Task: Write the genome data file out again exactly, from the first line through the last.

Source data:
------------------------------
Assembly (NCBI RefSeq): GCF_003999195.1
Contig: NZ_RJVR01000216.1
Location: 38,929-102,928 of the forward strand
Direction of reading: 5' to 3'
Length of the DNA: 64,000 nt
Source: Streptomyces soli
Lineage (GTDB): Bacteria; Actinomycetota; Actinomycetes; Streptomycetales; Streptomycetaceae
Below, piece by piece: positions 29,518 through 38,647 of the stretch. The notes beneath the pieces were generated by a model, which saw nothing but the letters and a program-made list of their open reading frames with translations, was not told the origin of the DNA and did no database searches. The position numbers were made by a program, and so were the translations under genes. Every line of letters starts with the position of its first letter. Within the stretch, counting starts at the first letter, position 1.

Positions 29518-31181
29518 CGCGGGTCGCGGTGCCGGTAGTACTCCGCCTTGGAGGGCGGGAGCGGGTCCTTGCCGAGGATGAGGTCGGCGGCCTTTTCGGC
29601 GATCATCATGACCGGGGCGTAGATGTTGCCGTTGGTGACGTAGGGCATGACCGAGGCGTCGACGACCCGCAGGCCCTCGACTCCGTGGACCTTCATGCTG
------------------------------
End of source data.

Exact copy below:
Assembly (NCBI RefSeq): GCF_003999195.1
Contig: NZ_RJVR01000216.1
Location: 38,929-102,928 of the forward strand
Direction of reading: 5' to 3'
Length of the DNA: 64,000 nt
Source: Streptomyces soli
Lineage (GTDB): Bacteria; Actinomycetota; Actinomycetes; Streptomycetales; Streptomycetaceae
Below, piece by piece: positions 29,518 through 38,647 of the stretch. The notes beneath the pieces were generated by a model, which saw nothing but the letters and a program-made list of their open reading frames with translations, was not told the origin of the DNA and did no database searches. The position numbers were made by a program, and so were the translations under genes. Every line of letters starts with the position of its first letter. Within the stretch, counting starts at the first letter, position 1.

Positions 29518-31181
29518 CGCGGGTCGCGGTGCCGGTAGTACTCCGCCTTGGAGGGCGGGAGCGGGTCCTTGCCGAGGATGAGGTCGGCGGCCTTTTCGGC
29601 GATCATCATGACCGGGGCGTAGATGTTGCCGTTGGTGACGTAGGGCATGACCGAGGCGTCGACGACCCGCAGGCCCTCGACTCCGTGGACCTTCATGCTG